United States District Court, S.D. Ohio, Western Division, Dayton
CHARLES E. DUNCAN, Petitioner,
MARK HOOKS, Warden, Ross Correctional Institution Respondent.
Herbert Rice District Judge.
REPORT AND RECOMMENDATIONS
Michael R. Merz United States Magistrate Judge.
Charles E. Duncan brought this action for a writ of habeas
corpus pursuant to 28 U.S.C. § 2254 to obtain relief
from his conviction in the Clark County Court of Common Pleas
on one count of murder with a firearm specification and
sentence to life imprisonment with parole eligibility at
fifteen years. (Petition, ECF No. 3, PageID 22).
previously filed for habeas corpus relief from this same
conviction in Duncan v. Warden, Case No.
3:09-cv-078. In that case, Duncan pleaded three grounds for
Ground One: Petitioner is being held in
violation of his Fifth Amendment right to counsel.
Ground Two: Petitioner is being held in
violation of the Self-Incrimination Clause of the Fifth
Ground Three: Petitioner is being held in
violation of the Due Process Clause of the Fifth and
(Case No. 3:09-cv-078, Petition, ECF No. 2).
the first two grounds, the Magistrate Judge found they were
decided on the merits by the Second District Court of Appeals
and that that decision was not an objectively unreasonable
application of clearly established Supreme Court precedent
(Case No. 3:09-cv-078, Report and Recommendations, ECF No.
19, PageID 1066, citing State v. Duncan, 2007 WL
2285087 (2ndDist. Aug. 3, 2007). The Third Ground
for Relief, conviction on insufficient evidence, was also
rejected by the Second District and the Magistrate Judge
found that was a reasonable application of Jackson v.
Virginia, 443 U.S. 307 (1979), the relevant Supreme
Court precedent. Id. Judge Rice adopted the Report
over Duncan's objections (Case No. 3:09-cv-078, Decision
and Order, ECF No. 25). The Sixth Circuit Court of Appeals
affirmed. Duncan v. Warden, Case No. 10-3468
(6th Cir. July 6, 2012)(unreported; copy at Case
No. 3:09-cv-078, ECF No. 31. The United States Supreme Court
denied certiorari April 28, 2014 (Case No. 3:09-cv-078, Copy
at ECF No. 34).
instant Petition, Duncan pleads as his two grounds for relief
the first two grounds pleaded in the prior Petition. He
asserts that the instant Petition is not barred by the
second-or-successive requirements of 28 U.S.C. § 2244(b)
because he is challenging a new judgment of conviction
entered on October 27, 2016 (copy attached to ECF No. 3 at
PageID 28). As authority he relies on In re
Stansell, 828 F.3d 412 (6th Cir. 2016), and King v.
Morgan, 807 F.3d 154 (6thCir. 2015). In
King the Sixth Circuit held a full resentencing
allows a petitioner to “challenge his undisturbed
conviction without triggering the ‘second or
successive' requirements.” King was
extended to Ohio's reopening of a petitioner's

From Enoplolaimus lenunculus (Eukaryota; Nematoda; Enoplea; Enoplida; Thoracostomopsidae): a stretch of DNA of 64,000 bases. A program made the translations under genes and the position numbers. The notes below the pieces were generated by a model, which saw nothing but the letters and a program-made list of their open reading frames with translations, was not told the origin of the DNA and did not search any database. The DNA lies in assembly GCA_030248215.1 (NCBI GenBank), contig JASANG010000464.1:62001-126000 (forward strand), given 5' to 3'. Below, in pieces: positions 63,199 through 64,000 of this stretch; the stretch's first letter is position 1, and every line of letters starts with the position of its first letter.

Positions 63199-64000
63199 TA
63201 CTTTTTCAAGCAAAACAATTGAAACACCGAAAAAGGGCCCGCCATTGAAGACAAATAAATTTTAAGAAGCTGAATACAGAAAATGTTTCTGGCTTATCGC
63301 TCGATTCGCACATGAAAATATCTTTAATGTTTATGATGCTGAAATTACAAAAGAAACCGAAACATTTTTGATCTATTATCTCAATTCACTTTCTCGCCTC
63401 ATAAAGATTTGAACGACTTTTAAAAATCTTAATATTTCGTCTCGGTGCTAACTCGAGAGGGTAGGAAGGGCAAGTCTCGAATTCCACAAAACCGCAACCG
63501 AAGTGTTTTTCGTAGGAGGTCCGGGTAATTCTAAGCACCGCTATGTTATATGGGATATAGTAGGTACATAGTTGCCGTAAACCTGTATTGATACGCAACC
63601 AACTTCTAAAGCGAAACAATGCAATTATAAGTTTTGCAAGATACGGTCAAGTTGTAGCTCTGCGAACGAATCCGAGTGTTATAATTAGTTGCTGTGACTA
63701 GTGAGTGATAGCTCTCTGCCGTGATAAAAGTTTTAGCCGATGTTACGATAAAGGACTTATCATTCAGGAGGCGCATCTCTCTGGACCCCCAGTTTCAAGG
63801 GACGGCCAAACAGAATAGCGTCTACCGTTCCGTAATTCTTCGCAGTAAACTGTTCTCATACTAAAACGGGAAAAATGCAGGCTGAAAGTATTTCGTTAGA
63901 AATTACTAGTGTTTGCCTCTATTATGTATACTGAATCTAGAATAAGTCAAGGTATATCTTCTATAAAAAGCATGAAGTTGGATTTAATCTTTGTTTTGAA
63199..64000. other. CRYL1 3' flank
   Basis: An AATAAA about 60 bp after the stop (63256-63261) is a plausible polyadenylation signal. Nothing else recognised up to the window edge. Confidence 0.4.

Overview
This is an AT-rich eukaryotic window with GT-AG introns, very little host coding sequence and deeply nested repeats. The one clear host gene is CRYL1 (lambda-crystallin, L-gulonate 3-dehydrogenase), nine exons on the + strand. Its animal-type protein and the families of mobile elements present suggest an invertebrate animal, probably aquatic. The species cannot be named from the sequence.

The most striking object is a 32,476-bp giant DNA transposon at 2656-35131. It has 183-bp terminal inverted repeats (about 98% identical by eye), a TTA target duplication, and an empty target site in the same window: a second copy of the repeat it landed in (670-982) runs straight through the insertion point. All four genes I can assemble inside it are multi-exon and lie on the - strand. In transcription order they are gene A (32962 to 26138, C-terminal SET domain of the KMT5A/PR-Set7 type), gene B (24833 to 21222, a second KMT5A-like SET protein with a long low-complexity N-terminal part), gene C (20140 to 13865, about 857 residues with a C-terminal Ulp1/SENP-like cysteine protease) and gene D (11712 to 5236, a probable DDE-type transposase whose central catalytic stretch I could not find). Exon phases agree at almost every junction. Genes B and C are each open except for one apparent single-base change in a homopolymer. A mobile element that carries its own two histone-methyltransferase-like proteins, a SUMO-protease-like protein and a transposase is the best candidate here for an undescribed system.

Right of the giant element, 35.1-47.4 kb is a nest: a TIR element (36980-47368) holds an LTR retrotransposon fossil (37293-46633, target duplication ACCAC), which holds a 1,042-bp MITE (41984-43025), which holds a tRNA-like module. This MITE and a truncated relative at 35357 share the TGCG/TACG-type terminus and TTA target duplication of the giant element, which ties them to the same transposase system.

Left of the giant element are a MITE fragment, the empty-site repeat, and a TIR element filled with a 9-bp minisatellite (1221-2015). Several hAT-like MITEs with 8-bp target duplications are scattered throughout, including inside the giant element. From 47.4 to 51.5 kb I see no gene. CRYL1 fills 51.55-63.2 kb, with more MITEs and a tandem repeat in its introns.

sentence merely to enter post-release control. In re
Stansell, 828 F.3d 412 (6th Cir. 2016).
federal district court presented with a second-in-time habeas
corpus petition must determine in the first instance whether
it is a second-or-successive petition. In re: Kenneth
Smith, 690 F.3d 809 (6th Cir. 2012); In
re Sheppard, 2012 U.S. App. LEXIS 13709 (6th
Cir. May 25, 2012). A district court lacks jurisdiction to
consider a second or successive petition without approval by
the circuit court. Franklin v. Jenkins, 839 F.3d
465(6th Cir. 2016); Burton v. Stewart,
549 U.S. 147 (2007). If a District Court concludes a petition
is second-or-successive, it must transfer the case to the
circuit court. In re Sims, 111 F.3d 45
(6th Cir. 1997).
Judgment Entry from which Duncan seeks relief was entered
October 27, 2016 (ECF No. 3, PageID 28). Duncan appealed from
that judgment to the Second District Court of Appeals. The
amended judgment had resulted from a motion to vacate a void
judgment, but on appeal the Second District held the amended
judgment was itself void because the trial judge had exceeded
his sentencing authority. This rendered the sentence void.
State v. Duncan, 2017-Ohio-8103, 2017 Ohio App.
LEXIS 4456 (2nd Dist. Oct. 6, 2017). The Second
District therefore remanded the case for resentencing.
appears to the Magistrate Judge that the judgment from which
Duncan seeks relief is not a final judgment and has already
been vacated by the Court of Appeals. Under King and
Stansell, the petition is not second-or-successive
because the judgment complained of was entered upon a remand
for resentencing. But this Court cannot consider whether to
grant habeas relief because the conviction is not yet shown
to be final.
the Magistrate Judge recommends that the Petition be
dismissed because Duncan has not yet exhausted his available
state court remedies, to wit, direct appeal from whatever
sentence is or will be entered on the Second District's
most recent remand. Because reasonable jurists would not
disagree with this conclusion, Petitioner should be denied a
certificate of appealability and the Court should certify to
the Sixth ...